Green jobs aren’t limited to the United States; the green jobs movement is gaining steam around the world. Over the past few weeks I’ve seen several articles about green jobs in foreign countries. Here are just a few of the highlights.
An article that appears on The Economic Times website discusses the green jobs boom that may happen in India in the coming years.
In India alone, headhunters estimate about one million green jobs will open up over the next two years alone. “Earlier, the manufacturing sector used to hire health, safety and environment officers to ensure adequate protection. Now such positions are opening up across sectors, and some companies are even hiring chief sustainability officers,” says E Balaji, director and president, Ma Foi Randstad.
This mimics the green jobs growth seen here in the United States. Green jobs are going beyond the clean energy sector as businesses, both large and small, realize the importance of stating and tracking sustainability goals. This focus on sustainability across all sectors is leading to new sustainability departments being built from scratch.
A green jobs project in Vancouver, British Columbia is benefiting low-income at-risk women and benefiting African children at the same time. Mission Possible employs women to gather soaps and lotions that is discarded from area hotels and then repackages them to donate to charities around the world.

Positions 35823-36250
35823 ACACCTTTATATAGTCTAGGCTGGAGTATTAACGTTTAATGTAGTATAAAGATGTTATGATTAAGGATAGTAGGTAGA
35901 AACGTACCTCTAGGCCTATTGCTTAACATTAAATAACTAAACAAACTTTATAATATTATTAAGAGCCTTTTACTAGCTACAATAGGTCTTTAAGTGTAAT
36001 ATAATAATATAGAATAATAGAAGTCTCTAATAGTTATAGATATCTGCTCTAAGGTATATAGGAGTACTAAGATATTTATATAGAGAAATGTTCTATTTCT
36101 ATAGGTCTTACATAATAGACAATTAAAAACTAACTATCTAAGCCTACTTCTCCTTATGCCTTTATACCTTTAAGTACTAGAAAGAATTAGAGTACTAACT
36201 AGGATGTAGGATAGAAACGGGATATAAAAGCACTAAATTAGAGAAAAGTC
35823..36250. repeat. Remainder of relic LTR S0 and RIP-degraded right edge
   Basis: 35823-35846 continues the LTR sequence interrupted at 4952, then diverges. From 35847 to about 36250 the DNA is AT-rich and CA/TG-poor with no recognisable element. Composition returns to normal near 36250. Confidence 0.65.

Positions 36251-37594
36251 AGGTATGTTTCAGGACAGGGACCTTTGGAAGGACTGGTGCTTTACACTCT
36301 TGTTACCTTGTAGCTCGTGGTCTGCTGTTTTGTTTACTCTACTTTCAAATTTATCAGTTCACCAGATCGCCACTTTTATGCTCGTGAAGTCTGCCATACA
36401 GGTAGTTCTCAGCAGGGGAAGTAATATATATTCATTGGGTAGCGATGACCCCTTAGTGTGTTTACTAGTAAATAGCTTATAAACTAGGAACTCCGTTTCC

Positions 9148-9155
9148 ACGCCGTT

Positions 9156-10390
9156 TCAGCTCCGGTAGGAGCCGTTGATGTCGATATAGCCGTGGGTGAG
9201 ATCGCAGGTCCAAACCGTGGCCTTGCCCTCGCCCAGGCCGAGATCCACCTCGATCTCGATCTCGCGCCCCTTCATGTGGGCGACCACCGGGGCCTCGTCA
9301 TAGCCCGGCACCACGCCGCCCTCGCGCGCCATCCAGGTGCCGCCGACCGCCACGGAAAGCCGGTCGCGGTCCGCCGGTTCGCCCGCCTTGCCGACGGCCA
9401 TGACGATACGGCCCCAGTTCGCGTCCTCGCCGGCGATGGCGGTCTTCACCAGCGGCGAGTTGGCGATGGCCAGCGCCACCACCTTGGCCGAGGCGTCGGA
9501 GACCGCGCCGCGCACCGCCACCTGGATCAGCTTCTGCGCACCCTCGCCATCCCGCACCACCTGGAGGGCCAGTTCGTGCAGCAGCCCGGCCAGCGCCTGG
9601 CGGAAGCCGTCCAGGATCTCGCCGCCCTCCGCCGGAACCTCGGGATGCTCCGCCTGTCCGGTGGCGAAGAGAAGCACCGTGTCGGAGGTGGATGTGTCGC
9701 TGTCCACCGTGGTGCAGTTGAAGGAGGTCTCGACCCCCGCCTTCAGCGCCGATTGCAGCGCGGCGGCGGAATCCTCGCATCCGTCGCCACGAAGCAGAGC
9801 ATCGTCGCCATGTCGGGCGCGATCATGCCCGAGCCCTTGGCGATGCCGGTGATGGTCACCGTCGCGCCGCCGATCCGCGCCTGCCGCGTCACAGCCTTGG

“The Downtown Eastside charity will collect the discarded amenities from participating hotels, at a nominal fee of $1 per room per month, said Brian Postlewait, executive director of the Mission Possible. The soaps and bottles will then be newly sanitized and repackaged, ready to be sent to homeless shelters locally and worldwide.
“Over 3.5 million deaths occur every year from respiratory infections and digestive infections in children under five,” Postlewait said. “These deaths are preventable - up to 60 per cent just with proper hand washing.”
This does stretch the definition of green job as this has nothing to do with the clean energy industry. However, the work performed by these women reduces the amount of waste sent to area landfills and has both a positive environmental and social benefit.
Unfortunately all international green jobs news isn’t good news for American workers. While Michigan is suffering from a weak economy and the federal government is trying to help rebuild the state as a leader in a burgeoning green economy, some companies are outsourcing their green jobs. This post by Joseph B. White for The Wall Street Journal blog examines Energy Conversion Devices (ECD) outsourcing of solar cell manufacturing jobs.
“ECD said it will move final assembly of some of its existing solar cell products out of an Auburn Hills, Mich. plant to Tijuana, Mexico. The decision means 140 of ECD’s Michigan workers will be out of a job this fall, the company says. About 750 ECD jobs will remain in Michigan, it says.”